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Billy Reed: In a world in which everything changes, I fervently hope the Harlem Globetrotters never do

The experts tell us that nothing will be quite the same when the Coronavirus pandemic is finally under control. I have no idea what that means for the basketball world, but I do hope there still will be a place for the Harlem Globetrotters.

Going back to the 1940s, when they became nationally prominent, the Globetrotters have been unparalleled ambassadors for their sport, their African-American race, and their nation. They have brought laughter and fun to all 50 of our states and 124 foreign nations.

Even now, I can’t hear their theme song, “Sweet Georgia Brown” by Brother Bones, without wanting to grab a basketball and try to twirl it on my forefinger (I never could). And it’s impossible to get bored with their “Circle of Magic,” a pregame passing exhibition in which they make a ball do everything except sing opera.

Billy Reed is a member of the U.S. Basketball Writers Hall of Fame, the Kentucky Journalism Hall of Fame, the Kentucky Athletic Hall of Fame and the Transylvania University Hall of Fame. He has been named Kentucky Sports Writer of the Year eight times and has won the Eclipse Award three times. Reed has written about a multitude of sports events for over four decades and is perhaps one of the most knowledgeable writers on the Kentucky Derby. His book “Last of a BReed” is available on Amazon.

The names of the players have changed many times over the years, but the act never does. They do clown routines during games, but nobody should ever make the mistake of thinking they are just entertainers. When they get serious, the Globies can hold their own with almost any pro team, as the great George Mikan and his Minneapolis (now Los Angeles) Lakers learned in the late 1948.

I checked their website to see what’s going on with them now, but apparently the Coronavirus pandemic forced them to shut down both their American and European tours. No date is listed for their return. Like the rest of us in these scary times, all they can do is wait and see.

I got hooked on the Globetrotters in 1954, when my grandfather took me to see a low-budget movie titled “Go, Man, Go!” at the Trimble Theater in Mt. Sterling, Ky. It was about how a Jewish businessman named Abe Saperstein bought the team and eventually changed its name.

He picked “Harlem” because that neighborhood in New York City then was the capital of black culture in America.

Interestingly, the Globetrotters never played a game in Harlem until 1968.

As I recall, many of the principal characters played themselves in “Go, Man, Go!.” That’s how I came to know Reece “Goose” Tatum, the “Clown Prince of Basketball,” and Marques Haynes, the world’s best dribbler. At my backyard basket, I often pretended I was Haynes, making fools of opponents who tried to knock the ball away from me.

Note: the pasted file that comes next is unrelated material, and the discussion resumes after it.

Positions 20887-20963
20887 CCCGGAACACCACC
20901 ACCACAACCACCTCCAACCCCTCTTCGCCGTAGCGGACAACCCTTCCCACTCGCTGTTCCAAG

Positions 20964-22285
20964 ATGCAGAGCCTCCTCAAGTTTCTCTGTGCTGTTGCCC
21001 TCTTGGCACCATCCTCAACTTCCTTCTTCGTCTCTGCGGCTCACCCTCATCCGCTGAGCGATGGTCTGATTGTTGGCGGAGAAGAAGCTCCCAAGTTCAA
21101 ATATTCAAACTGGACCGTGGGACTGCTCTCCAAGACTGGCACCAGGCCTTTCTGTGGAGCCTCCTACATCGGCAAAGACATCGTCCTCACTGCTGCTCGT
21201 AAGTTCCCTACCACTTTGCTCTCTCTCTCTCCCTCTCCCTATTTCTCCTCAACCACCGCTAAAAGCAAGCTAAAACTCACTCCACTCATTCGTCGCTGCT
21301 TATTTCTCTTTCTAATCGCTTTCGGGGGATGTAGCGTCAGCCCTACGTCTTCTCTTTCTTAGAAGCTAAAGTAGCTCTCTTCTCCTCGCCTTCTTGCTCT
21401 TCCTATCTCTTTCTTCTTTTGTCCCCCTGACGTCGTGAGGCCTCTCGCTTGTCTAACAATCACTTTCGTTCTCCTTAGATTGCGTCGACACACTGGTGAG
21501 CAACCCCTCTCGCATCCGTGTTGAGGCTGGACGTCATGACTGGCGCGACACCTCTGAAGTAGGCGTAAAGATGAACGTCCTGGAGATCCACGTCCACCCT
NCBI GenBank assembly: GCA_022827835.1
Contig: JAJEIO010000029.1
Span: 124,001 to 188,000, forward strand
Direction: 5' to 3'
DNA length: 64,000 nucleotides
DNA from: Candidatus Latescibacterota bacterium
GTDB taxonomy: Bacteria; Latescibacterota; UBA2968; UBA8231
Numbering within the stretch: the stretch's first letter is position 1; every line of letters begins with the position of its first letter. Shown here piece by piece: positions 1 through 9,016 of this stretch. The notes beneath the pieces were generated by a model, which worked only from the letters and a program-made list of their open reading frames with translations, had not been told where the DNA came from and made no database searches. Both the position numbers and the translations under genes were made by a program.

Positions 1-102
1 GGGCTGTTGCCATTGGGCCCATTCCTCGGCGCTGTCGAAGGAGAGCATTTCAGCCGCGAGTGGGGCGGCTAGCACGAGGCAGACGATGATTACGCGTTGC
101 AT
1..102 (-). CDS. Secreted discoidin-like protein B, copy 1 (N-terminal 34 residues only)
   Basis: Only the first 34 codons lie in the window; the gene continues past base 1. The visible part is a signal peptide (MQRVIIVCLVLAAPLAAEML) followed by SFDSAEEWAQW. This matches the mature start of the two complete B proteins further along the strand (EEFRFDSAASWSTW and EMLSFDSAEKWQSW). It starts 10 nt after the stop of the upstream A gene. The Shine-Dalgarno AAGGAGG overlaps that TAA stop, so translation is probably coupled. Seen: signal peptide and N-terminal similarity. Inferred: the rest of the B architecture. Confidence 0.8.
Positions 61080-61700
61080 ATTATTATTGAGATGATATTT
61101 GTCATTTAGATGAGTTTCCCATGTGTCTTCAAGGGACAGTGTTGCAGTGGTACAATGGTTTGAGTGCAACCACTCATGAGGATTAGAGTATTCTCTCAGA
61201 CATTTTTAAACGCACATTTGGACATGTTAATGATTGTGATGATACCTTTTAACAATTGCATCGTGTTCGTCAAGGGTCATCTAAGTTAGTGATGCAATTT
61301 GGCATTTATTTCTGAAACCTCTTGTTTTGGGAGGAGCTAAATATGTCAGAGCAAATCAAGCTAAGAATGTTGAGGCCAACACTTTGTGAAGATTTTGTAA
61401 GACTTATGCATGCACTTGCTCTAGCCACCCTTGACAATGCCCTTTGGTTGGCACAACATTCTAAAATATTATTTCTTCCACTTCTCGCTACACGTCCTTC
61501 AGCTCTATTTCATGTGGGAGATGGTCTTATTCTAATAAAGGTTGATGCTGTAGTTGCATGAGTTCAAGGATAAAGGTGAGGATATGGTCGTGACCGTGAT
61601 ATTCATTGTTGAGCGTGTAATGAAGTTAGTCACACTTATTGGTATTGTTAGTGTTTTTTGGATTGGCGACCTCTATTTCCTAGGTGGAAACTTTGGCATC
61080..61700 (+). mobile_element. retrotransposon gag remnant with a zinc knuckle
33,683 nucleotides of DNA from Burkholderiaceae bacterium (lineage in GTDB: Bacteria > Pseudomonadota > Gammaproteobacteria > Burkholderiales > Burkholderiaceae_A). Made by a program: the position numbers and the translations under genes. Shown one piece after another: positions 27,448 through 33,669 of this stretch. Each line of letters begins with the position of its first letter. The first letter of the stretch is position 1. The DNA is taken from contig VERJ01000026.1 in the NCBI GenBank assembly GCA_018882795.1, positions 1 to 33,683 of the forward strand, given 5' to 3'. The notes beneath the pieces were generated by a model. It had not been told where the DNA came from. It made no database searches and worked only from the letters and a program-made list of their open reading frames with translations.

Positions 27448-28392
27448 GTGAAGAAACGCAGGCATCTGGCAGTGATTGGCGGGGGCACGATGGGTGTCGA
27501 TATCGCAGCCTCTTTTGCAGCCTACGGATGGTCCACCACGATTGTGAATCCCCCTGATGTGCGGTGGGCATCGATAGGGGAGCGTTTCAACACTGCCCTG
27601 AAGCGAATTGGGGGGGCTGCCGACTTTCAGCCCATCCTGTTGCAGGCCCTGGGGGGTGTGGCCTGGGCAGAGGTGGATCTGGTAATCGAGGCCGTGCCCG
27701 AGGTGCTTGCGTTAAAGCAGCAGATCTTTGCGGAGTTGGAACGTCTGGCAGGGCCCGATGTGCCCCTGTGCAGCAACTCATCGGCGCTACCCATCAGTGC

Over the years, the Globies never had the money to compete with the NBA for the best black players. However, every now and then, circumstances enabled them to pick up a big-time player for at least a season.

In 1957-’58, for example, Wilt Chamberlain decided to forego his senior year at Kansas. He had no place to go except the Globetrotters. The NBA rules in effect at the time prohibited him from being drafted until his college class had graduated.

And there were others. In 1950, Nat “Sweetwater” Clifton became the first Globetrotter to sign with the NBA after Saperstein sold his contract to the New York Knicks for $12,500.

Connie Hawkins, the Dr. J or Michael Jordan of his day, played for the Globetrotters until joining the fledgling American Basketball Association, which was founded in the mid-1960s to compete against the NBA.

Other prominent Globetrotters are Hallie Bryant, who led the Indiana Hoosiers to the Big Ten title in 1957; Junius Kellogg, a 6-foot-10 center from Manhattan College who blew the whistle on the 1951 point-shaving scandal; Meadowlark Lemon, who succeeded Tatum; Bobby Joe Mason, an All-American from Bradley; and Fred “Curley” Neal, a successor to Haynes.

In 1985, Lynette Woodward signed with the Globies and became the first woman to ever play for a men’s pro team. She had been an All-American at Kansas and a member of the gold-medal 1984 U.S. Olympic team.

The only Globetrotter I’ve personally known is Dallas Thornton of Louisville Male High and Kentucky Wesleyan College. Had he been a better student, Dallas could have played for anybody in NCAA D-I. At 6-3, he could slash to the hoop with the best and also was a ballhawk on defense.

He played with the team in the 1960s, when the civil rights movement was dividing the nation. Although some activists called the players “Uncle Toms” and worse, the Globetrotters never allowed themselves to be drug into the dark waters of politics. They ignored the critics and kept on trying to bring laughter and smiles to an angry nation.

As the team’s worldwide popularity grew, some interesting individuals joined its fan base. The list of “Honorary Globetrotters” includes Henry Kissinger, Bob Hope, Kareem Abdul-Jabbar, Whoopi Goldberg, Nelson Mandella, Jackie Joyce-Kersee, Pope John Paul II, Jesse Jackson, Pope Francis, and Robin Roberts. Big-league baseball stars Ernie Banks, Bob Gibson, and Ferguson Jenkins made at least a cameo appearance with the team.

I would be remiss if I didn’t mention Red Klotz. He was hired in 1952 to put together a team that would travel with the Globetrotters and serve as the butt of their jokes. Usually known as the Washington Generals, they are still looking for their first win over the Globetrotters.

I’ve seen the Globies play a couple of times, but it’s now on my bucket list to see them once more when they’re up and running (and dunking) again. If they are changed by the Coronavirus Pandemic, I hope it’s not visible to the naked eye.

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